John Connolly is the author of the Charlie Parker series of mystery novels, the supernatural collection Nocturnes, the Samuel Johnson Trilogy for younger readers, and (with Jennifer Ridyard) the Chronicles of the Invaders series. He lives in Dublin, Ireland. For more information, see his website at JohnConnollyBooks.com, or follow him on Twitter @JConnollyBooks.
Irish writer Connolly's follow-up to Every Dead Thing, which won the 2000 Shamus Award for Best PI First Novel, is just as grim, hard-edged and compulsively readable as his debut. Recently relocated to his home town of Scarborough, Maine, newly licensed PI Charlie Parker tries to get some overdue child support from wastrel Billy Purdue as a favor to Purdue's ex-wife Rita, an act of charity that ends up pitting Parker and his friends Angel and Luis against mobster Tony Celli. Celli is looking for $2 million that Purdue might have heisted during a botched ransom exchange, and a pair of killers named Abel and Stritch are on the loose. There's also a trail of dead bodies, all of them linked to Purdue's search for his birth parents, a line that stretches from his family to an old woman who kills herself after running away from a nursing home. She claims to have seen Caleb Kyle, a vicious serial killer who hasn't been heard from since Parker's youth. It's this element of the plot that lends a supernatural air to the already creepy proceedings (Parker has visions of his dead wife and daughter); the book opens like a Stephen King novel, with a violent prologue, visions of nameless evil darkening the stars, and the dead past coming alive. Since the novel is set in Maine, it feels like an homage to the master of Pine Tree State horror. Luckily, this very violent hunt for a revived serial killer can survive comparison with the best, especially when you consider that Connolly is creating pitch-perfect American dialogue and believable American characters from a desk in Dublin. Agent, Darley Anderson. (July) Copyright 2001 Cahners Business Information.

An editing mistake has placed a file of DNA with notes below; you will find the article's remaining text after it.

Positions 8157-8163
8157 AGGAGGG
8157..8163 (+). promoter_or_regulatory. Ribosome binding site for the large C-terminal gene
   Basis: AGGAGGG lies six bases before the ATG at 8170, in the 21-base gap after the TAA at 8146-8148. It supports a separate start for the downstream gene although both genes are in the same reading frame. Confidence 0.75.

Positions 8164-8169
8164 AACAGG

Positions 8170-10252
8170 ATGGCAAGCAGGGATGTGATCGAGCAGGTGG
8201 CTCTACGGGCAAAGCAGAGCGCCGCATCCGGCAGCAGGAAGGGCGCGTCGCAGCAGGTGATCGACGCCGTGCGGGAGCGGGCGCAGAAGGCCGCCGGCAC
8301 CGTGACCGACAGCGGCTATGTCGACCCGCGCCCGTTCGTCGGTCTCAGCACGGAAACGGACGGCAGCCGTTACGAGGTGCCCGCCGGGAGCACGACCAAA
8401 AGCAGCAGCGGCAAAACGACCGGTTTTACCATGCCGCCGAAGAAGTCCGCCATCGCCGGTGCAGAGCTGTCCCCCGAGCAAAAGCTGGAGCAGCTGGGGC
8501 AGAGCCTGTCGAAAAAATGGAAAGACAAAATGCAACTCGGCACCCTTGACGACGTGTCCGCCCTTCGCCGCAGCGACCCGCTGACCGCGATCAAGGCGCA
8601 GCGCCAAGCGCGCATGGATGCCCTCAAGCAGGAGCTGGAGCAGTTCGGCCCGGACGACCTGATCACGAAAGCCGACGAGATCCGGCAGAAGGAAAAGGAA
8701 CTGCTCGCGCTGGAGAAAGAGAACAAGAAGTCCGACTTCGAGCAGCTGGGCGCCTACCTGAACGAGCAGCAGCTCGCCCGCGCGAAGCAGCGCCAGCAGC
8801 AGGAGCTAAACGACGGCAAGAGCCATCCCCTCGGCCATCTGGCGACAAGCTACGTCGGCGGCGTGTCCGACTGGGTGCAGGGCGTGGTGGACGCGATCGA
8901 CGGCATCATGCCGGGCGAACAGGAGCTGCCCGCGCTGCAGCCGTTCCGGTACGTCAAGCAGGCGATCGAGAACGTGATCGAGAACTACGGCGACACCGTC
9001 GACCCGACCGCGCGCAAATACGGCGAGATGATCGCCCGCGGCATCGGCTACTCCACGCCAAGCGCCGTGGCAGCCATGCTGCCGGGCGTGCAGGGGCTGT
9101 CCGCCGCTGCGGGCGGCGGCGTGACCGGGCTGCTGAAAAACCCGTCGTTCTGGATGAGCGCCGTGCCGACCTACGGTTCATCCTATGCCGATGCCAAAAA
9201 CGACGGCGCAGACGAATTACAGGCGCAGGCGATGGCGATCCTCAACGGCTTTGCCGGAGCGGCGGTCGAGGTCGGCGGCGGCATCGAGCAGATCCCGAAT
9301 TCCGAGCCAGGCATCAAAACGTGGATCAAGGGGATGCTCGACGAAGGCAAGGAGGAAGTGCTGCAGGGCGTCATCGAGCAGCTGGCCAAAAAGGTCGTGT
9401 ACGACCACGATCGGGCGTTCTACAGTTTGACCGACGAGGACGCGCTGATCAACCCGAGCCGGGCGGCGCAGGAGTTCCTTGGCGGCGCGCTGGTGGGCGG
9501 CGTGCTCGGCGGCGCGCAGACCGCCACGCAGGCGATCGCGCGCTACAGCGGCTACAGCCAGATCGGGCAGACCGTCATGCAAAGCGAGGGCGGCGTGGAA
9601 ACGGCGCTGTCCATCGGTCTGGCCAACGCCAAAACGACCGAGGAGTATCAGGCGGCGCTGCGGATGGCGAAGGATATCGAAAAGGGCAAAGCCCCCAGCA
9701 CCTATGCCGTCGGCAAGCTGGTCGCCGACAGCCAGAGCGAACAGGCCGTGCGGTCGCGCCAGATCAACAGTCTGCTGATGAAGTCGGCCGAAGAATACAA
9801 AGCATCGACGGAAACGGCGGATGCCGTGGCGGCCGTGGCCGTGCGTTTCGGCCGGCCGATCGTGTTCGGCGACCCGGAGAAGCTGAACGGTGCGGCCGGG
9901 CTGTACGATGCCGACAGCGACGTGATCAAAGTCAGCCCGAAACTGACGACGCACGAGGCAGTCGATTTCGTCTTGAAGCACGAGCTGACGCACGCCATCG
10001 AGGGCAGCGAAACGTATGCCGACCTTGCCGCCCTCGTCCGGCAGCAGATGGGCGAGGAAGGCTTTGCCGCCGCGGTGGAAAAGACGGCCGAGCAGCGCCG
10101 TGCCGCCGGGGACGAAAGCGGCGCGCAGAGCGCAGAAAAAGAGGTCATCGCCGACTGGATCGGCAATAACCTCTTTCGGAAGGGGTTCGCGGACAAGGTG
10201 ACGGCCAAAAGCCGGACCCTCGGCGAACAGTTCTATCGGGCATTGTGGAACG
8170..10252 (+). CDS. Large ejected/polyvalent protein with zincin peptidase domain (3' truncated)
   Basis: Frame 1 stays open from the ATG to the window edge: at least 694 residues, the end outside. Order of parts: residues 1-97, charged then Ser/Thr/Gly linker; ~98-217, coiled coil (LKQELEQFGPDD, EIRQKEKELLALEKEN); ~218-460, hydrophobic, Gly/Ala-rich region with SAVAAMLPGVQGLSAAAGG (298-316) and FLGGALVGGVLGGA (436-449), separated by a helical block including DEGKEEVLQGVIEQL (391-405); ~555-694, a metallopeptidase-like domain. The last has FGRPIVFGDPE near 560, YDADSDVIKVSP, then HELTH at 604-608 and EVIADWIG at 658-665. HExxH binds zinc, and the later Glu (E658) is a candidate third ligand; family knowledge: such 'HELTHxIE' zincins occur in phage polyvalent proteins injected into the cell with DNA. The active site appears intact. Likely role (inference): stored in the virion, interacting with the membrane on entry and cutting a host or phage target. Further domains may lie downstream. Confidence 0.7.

Having won the 2000 Shamus Award for Best First Private-Eye Novel, Connolly aims for more success by dropping protagonist Charlie "Bird" Parker in the midst of savage doings in Maine. Note that the author is Irish. Copyright 2001 Cahners Business Information.
Publishers Weekly Grim, hard-edged, and compulsively readable.